ODOT Accused Of Violating Contractors Civil Rights
Friday, May 4th 2007, 9:00 pm
News On 6
A Muskogee road contractor says the Oklahoma Department of Transportation has violated his civil rights. George Paul Glover has filed a federal lawsuit against ODOT. The News On 6 first told you Thursday night that ODOT has been trying to ban Glover from state projects, because it says he has a history of contract disputes and did substandard work. But in a News On 6 investigation, anchor Terry Hood reports Glover says the department is retaliating against him for making it play by its own rules.
"Mr. Glover builds good roads," said Glover's Attorney Richard O'Carroll.
George Paul Glover's attorney says the Oklahoma Department of Transportation has it backwards. He says ODOT is the one trying to cut corners by kicking his client out of the bidding process without following its own rules.
A stretch of road on U.S. Highway 64 in Warner is where the feud between the Department of Transportation and Glover began. No one disputes that the road started falling apart in 2001, while it was still being built, but ODOT blames Glover saying he used substandard gravel from his own quarry to make the asphalt, and it accuses Glover's crews of being sloppy when they put that asphalt down.
Glover says ODOT's own design was the real problem.
"Paul asked them to change it. He offered to do it for free, essentially," said O'Carroll.
Instead of accepting, Oâ€™Carroll says the state retaliated. A multi-county grand jury indicted Glover last year for conspiring to defraud the state, and for intimidating a witness. Glover pleaded no contest to both charges, but his attorney says you shouldn't read too much into that.
"This is a business decision. He has to make a calculation of how much he's going to pay to defend himself, what he's going to risk, and it didn't impact his personal life in any way shape or form," O'Carroll said.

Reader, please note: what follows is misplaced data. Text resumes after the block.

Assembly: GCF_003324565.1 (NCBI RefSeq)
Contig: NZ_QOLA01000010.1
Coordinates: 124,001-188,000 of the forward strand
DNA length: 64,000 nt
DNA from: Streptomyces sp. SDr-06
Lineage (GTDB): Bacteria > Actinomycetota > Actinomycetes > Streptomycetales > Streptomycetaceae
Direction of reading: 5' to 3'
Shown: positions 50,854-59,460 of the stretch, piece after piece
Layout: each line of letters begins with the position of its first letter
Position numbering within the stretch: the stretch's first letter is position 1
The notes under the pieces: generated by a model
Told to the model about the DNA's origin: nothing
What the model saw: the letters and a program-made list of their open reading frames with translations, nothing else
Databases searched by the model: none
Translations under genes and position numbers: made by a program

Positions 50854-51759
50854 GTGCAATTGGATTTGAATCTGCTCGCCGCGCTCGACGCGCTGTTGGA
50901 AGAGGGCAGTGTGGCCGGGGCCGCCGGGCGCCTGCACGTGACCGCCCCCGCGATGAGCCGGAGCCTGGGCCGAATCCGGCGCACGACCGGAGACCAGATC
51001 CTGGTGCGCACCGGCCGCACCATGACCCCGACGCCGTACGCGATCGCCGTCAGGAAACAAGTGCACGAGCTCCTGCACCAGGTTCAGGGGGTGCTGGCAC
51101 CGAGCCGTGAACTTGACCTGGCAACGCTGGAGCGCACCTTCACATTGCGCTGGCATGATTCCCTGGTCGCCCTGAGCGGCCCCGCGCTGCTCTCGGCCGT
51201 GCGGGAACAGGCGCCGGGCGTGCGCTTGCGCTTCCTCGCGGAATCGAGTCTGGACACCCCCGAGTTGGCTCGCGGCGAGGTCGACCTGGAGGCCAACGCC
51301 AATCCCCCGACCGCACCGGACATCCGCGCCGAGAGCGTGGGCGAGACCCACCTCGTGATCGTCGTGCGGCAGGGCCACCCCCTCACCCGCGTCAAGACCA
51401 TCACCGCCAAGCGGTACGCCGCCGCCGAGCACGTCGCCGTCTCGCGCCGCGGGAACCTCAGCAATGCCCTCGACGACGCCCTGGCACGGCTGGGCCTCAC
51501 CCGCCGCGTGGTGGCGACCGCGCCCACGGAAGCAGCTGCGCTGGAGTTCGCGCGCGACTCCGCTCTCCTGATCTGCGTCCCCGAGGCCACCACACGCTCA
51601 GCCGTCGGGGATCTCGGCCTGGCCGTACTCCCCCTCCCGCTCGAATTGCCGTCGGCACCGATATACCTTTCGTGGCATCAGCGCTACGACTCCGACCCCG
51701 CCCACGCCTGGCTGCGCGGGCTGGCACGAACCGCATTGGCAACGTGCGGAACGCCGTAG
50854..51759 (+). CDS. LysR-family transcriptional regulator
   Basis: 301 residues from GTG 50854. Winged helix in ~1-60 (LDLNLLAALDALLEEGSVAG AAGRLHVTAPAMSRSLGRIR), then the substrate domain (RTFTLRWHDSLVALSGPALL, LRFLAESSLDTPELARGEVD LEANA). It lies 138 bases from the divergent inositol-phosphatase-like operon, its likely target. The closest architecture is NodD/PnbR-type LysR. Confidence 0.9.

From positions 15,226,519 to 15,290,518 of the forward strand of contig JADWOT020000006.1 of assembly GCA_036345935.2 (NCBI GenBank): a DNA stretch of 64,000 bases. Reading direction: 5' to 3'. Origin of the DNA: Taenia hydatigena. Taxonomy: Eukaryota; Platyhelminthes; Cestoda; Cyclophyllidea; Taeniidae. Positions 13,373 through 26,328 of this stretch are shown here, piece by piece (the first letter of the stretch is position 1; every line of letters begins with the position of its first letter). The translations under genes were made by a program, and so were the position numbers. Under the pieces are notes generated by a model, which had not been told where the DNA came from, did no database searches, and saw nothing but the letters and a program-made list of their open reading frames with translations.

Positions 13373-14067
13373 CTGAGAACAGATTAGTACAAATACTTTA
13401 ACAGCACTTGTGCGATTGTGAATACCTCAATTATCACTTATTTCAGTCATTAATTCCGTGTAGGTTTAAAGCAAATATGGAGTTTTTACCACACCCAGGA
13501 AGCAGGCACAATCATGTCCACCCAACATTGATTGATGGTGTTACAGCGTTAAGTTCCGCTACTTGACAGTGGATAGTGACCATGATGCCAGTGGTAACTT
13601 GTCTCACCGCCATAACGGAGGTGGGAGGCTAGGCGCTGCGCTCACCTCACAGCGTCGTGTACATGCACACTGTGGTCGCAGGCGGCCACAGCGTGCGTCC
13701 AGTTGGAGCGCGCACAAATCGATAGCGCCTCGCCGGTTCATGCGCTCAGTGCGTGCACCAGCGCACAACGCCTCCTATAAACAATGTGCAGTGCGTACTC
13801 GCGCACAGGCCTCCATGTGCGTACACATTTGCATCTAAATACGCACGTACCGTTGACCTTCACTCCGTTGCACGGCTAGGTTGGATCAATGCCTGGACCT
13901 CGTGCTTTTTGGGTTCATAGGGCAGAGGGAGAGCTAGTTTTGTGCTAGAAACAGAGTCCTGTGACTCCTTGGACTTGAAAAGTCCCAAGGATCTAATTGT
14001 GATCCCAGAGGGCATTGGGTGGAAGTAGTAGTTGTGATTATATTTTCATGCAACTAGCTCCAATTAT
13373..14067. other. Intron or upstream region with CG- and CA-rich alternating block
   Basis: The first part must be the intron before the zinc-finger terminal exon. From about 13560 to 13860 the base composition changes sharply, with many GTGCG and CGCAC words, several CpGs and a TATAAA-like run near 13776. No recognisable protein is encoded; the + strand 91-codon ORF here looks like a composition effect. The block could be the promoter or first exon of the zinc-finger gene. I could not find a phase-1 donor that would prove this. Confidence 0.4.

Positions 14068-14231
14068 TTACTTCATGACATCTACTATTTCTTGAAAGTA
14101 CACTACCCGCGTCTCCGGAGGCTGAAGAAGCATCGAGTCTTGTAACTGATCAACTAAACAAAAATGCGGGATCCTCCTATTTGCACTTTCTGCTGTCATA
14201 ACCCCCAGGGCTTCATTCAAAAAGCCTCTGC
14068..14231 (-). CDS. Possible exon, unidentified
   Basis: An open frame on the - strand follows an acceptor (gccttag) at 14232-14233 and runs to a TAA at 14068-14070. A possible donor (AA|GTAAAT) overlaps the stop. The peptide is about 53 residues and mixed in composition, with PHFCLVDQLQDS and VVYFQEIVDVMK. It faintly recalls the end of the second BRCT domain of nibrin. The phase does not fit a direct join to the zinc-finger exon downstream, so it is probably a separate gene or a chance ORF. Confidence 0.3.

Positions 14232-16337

But now Glover is fighting back. His attorney says he filed the civil rights lawsuit because he says ODOT is violating its own rules.
"Mr. Glover asked for a change order on Highway 64. He asked to solve the problem, he anticipated the problem, ODOT got egg on its face, they tried to blame him, when he held his ground he got prosecuted. When he still held his ground, then they tried to take his livelihood away," said O'Carroll.
Glover's argument convinced a Muskogee judge to order ODOT to let Glover keep bidding on state projects. The same judge charged the Oklahoma Department of Transportation with contempt, for not actually accepting Glover's bids. But Glover's attorney says there's more to this case than ODOT will admit.
"We're real concerned about the fact that he's subject to an IRS audit. We're real concerned about the fact that his hotel records are being subpoenaed. We're real concerned that people are suggesting that his home be subject to a search warrant without probable cause," O'Carroll said.
It may take years for the civil rights lawsuit to work its way through the courts. In the meantime, Glover is asking ODOT to pay him more than $3 million for fixing the problem with U.S. Highway 64. It appears the courts will also have to decide which side to believe in that dispute.
Watch the video: Contractor Sues ODOT
To read Thursday's story "News On 6 Investigates: Highway Dollars", click here and to watch the video, click here.